... In this chemical process, the straw is sprayed or sprinkled with a dilute solution of NaOH (about 5%) at the rate of 1 litre/kg and the moist straw is immediately fed to animals. It increases degradability and palatability of treated straw (Chaudhry and Miller, 1996;Vadiveloo, 2000). However, this technology is not being used widely, because it may be costly for the poor farmers and not readily available to them. ...
... Treating rice straw with calcium hydroxide improves feeding value and raises calcium content compared to untreated (Fadel Elseed, 2003;Wanapat et al., 2009). NaOH treatment increased degradability and palatability of treated straw (Vadiveloo, 2000). The increases for calcium in blood plasma may increase abortion in ewes (Aytekin and Aypak, 2011). ...
Research Proposal
Full-text available
We treated barley straw with sodium hydroxide, ammonium hydroxide and urea to improve the nutrition efficiency. Some macro minerals "calcium, potassium and phosphor were measured. No effect for chemical treatments on Ca, K and P (%). Potassium content (%) was 0.033, 0.038, 0.042 and 0.035 for untreated straw or treated with NaOH, NH 4 OH and Urea. Phosphor content (%) was 0.6, 0.65, 0.89 and 0.82, while calcium (%) was 0.90, 0.95, 0.88 and 0.93 for untreated straw or treated with NaOH, NH 4 OH and Urea respectively. In conclusion: No effects for treated straw with NaOH, NH 4 OH or urea on macro minerals like Ca, K and P and in respectively for other minerals.
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This study was to investigate the feeding quality of rice (Oryza sativa L.) straw at different cutting heights and the related stem morphological traits. Wuyujing 3, Yangfujing 8 and Liangyoupeijiu in 2010, and Wuyujing 3, Nanjing 44, Nanjing 46, and Liangyoupeijiu in 2011 were used in this study. In 2010, we investigated the feeding quality related traits (such as nonstructural carbohydrates (NSC), crude protein (CP), hemicelluloses and acid detergent fiber (ADF) contents) of rice straw among three cutting heights 10 cm, 20 cm and 30 cm. In 2011, we investigated the nutrient contents (such as NSC, CP, hemicelluloses and ADF contents and in vitro dry matter digestibility (IVDMD)) of leaf, sheath and stem in the top 1st, 2nd and 3rd nodes and the stem morphological characteristics by free hand sections. The results in 2010 indicated that the NSC content of rice straw at 10 cm cutting height was higher than that at 20 cm and 30 cm cutting heights, CP content of rice straw at 10 cm cutting height was lower than that at 20 cm and 30 cm cutting heights, hemicelluloses and ADF contents were not significantly different among 3 cutting heights. The results of 2011 indicated that the NSC content in stem of the top 3rd node was much higher than that in the 2nd and 1st node, and higher than that in leaf and sheath of the same node. CP content in leaf was much higher than that in stem and sheath. Hemicelluloses content in leaf and sheath was higher than that in stem, and ADF content was higher in sheath than that in leaf and stem, but all not significantly (p > 0.05). IVDMD of stem was higher than leaf and sheath. Those results could explain the feeding quality differences of rice straw at different cutting heights. Wall thickness (WT) and the parenchyma area percentage of stem were significantly positively correlated with NSC content and IVDMD (p < 0.05), which could be used as selection traits for more digestible rice straw.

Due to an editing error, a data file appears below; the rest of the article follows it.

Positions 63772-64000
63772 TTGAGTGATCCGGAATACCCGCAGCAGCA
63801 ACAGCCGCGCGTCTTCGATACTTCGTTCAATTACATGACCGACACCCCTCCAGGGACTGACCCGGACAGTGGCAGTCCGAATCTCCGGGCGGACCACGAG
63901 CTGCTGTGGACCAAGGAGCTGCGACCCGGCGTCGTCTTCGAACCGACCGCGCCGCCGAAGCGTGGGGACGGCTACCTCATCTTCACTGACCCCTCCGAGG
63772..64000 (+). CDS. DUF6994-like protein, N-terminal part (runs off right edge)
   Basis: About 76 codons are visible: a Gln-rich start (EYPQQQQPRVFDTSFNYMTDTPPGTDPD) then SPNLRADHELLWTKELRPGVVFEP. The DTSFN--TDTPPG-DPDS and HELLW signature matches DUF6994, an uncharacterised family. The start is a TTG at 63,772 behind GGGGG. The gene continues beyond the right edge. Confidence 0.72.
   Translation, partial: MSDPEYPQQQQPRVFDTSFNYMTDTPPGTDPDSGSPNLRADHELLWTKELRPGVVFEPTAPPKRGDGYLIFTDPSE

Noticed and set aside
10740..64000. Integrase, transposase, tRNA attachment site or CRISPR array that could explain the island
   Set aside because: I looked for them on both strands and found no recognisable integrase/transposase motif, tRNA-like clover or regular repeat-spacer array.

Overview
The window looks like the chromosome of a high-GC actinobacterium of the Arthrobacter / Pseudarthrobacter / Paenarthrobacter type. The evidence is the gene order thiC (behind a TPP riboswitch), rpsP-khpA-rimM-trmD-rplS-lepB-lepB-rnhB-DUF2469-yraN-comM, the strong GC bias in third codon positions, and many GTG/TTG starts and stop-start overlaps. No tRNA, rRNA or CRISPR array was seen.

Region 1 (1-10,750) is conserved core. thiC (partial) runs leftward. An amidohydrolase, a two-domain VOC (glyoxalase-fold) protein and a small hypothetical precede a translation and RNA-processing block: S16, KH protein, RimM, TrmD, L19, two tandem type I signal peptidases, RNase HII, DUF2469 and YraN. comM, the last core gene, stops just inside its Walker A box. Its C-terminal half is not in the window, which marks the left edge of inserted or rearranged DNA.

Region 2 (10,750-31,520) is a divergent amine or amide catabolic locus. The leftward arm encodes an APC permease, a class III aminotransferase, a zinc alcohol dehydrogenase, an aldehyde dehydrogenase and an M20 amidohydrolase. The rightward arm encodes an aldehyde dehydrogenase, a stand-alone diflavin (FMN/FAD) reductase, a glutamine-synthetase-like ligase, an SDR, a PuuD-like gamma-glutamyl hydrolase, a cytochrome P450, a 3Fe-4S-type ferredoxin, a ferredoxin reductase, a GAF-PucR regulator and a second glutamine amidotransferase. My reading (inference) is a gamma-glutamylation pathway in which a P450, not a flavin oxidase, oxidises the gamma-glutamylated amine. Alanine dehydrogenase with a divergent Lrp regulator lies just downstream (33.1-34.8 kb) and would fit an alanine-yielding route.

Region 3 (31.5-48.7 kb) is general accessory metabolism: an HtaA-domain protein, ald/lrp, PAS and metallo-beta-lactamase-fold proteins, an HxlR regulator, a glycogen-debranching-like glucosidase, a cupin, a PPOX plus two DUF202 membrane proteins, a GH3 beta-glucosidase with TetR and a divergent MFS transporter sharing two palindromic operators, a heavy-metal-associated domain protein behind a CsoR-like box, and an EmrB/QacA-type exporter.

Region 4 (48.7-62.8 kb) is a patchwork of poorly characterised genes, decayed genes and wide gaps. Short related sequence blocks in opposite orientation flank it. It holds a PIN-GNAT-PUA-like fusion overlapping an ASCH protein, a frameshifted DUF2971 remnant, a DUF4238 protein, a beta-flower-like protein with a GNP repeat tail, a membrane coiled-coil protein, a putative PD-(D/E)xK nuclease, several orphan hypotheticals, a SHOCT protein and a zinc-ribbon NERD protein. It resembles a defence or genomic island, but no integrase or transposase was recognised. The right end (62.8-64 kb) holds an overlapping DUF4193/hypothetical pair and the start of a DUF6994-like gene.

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The purpose of this study was to assess the chemical composition of dual purpose pearl millet stover and to evaluate its effects on the productive performance of goats. Thirty-six goats aged 18–24 months, with an average initial live weight of 23.8 kg, were randomly assigned to six treatments, defined by the type of variety of pearl millet stover fed as basal diet. In each treatment, goats were fed ad libitum for 90 days with the pearl millet stover complemented with cowpea hay (600 g/day/individual). There were significant variations in the crude protein and neutral detergent fiber contents of stover of the pearl millet varieties. The animals fed Chakti and ICMV167005 had the highest average daily live weight gains, compared with the other treatments (p = 0.07). Daily fecal output (wet basis) ranged from 666–751 g/day/goat. These results indicate that Chakti and ICMV167005 stover varieties may be suitable goat feeds.